Allison Webel, Case Western Reserve University – Living with HIV

Webel_Allison2014 (1)People with HIV are living longer than ever before, but secondary illnesses could be an issue.

Allison Webel, Assistant Professor of Nursing at Case Western Reserve University, discusses how improving lifestyle behaviors in HIV patients could help mitigate the risk of these diseases.

Dr. Allison Webel, PhD, RN, is an assistant professor at the Frances Payne Bolton School of Nursing. Her research focuses on HIV self-management and the social and behavioral determinants of co-morbid chronic disease in people living with HIV. The long-term goal of Dr. Webel’s research is to improve the health and wellness of all people living with HIV with chronic co-existing conditions.

Living with HIV

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Today, the Centers for Disease Control and Prevention estimate that there are 1.2 million people living with HIV in the United States and 50,000 Americans are infected with HIV every year. Thanks to treatment advances, people living with HIV can and do live long and full lives which has led to the healthy, aging HIV patient.

There are lots of reasons for this, but the main one is the development of effective, simple anti-HIV medications can be taken once a day. These medications are redefining what it means to live a healthy life with HIV. Today, people living with HIV are going to college, working, volunteering, getting married and having children. They are not only having children, they also have grandchildren. One-quarter of people living with HIV in the United States are 55 or older.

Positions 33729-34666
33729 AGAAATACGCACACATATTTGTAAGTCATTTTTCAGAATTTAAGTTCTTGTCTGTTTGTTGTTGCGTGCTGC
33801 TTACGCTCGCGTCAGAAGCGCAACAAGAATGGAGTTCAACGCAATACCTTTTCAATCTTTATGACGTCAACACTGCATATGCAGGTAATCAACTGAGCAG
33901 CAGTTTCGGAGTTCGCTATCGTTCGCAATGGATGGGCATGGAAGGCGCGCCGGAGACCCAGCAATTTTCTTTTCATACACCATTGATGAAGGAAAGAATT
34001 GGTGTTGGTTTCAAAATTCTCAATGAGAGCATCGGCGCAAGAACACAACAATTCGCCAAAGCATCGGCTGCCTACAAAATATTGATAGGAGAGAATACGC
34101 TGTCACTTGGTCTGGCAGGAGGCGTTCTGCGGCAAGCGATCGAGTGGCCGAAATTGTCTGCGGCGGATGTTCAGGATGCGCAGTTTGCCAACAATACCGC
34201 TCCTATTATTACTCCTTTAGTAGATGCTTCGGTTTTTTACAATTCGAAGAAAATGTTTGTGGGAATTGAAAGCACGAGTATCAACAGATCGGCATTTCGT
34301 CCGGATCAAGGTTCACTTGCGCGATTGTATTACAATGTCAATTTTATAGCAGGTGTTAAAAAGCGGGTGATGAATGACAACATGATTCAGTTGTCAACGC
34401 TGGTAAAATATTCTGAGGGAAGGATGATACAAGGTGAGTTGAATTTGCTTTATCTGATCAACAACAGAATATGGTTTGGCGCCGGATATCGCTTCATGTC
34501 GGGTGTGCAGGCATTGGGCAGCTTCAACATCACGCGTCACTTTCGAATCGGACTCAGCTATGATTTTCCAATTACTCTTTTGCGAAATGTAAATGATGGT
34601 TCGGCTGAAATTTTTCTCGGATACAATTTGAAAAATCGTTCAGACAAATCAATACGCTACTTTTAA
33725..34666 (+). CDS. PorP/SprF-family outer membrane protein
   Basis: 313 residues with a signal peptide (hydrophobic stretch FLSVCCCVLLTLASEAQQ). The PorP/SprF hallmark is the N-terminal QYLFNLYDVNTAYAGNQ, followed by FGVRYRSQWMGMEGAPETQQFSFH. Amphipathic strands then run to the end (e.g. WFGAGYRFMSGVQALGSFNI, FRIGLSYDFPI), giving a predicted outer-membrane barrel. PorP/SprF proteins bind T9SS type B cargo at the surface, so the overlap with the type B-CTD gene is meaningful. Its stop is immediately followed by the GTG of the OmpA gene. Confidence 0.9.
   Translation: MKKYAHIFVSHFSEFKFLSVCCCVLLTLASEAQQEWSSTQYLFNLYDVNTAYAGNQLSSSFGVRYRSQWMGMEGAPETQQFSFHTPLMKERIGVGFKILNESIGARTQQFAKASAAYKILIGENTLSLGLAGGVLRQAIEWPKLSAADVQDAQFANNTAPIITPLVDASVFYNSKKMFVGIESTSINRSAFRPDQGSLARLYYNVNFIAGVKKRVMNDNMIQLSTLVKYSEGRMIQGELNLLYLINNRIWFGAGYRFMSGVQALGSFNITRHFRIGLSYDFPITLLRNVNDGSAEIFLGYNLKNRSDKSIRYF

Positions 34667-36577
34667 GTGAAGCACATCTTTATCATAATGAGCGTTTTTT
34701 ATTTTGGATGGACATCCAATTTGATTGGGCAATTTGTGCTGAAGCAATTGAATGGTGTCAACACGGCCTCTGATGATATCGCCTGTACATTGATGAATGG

Yet even with effective treatment, HIV is now a risk factor for secondary illnesses such as cardiovascular disease, cancer, kidney disease and bone diseases like osteoporosis. Our work is focused on how to improve lifestyle behaviors in people living with HIV and the effects of these behaviors on these secondary illnesses.

For example, in my research on older adults living with HIV, we found they want to engage in activities that would minimize the risk of these health conditions, like exercise or eating a healthy diet, but that it can be hard to do when balancing their HIV-related self-management work, such as medical and laboratory appointments, tracking symptoms and taking medication. Yet, exercise and diet are rarely addressed in HIV primary care visits, missing a great opportunity to evaluate and encourage these behaviors. New work is needed to test strategies to improve and sustain health-promoting behaviors, tailored to the needs of older adults living with HIV. Given the increase in illness and health conditions in this population, the need for these kinds of interventions is vital.

Read More:
Living a Healthy Life with HIV

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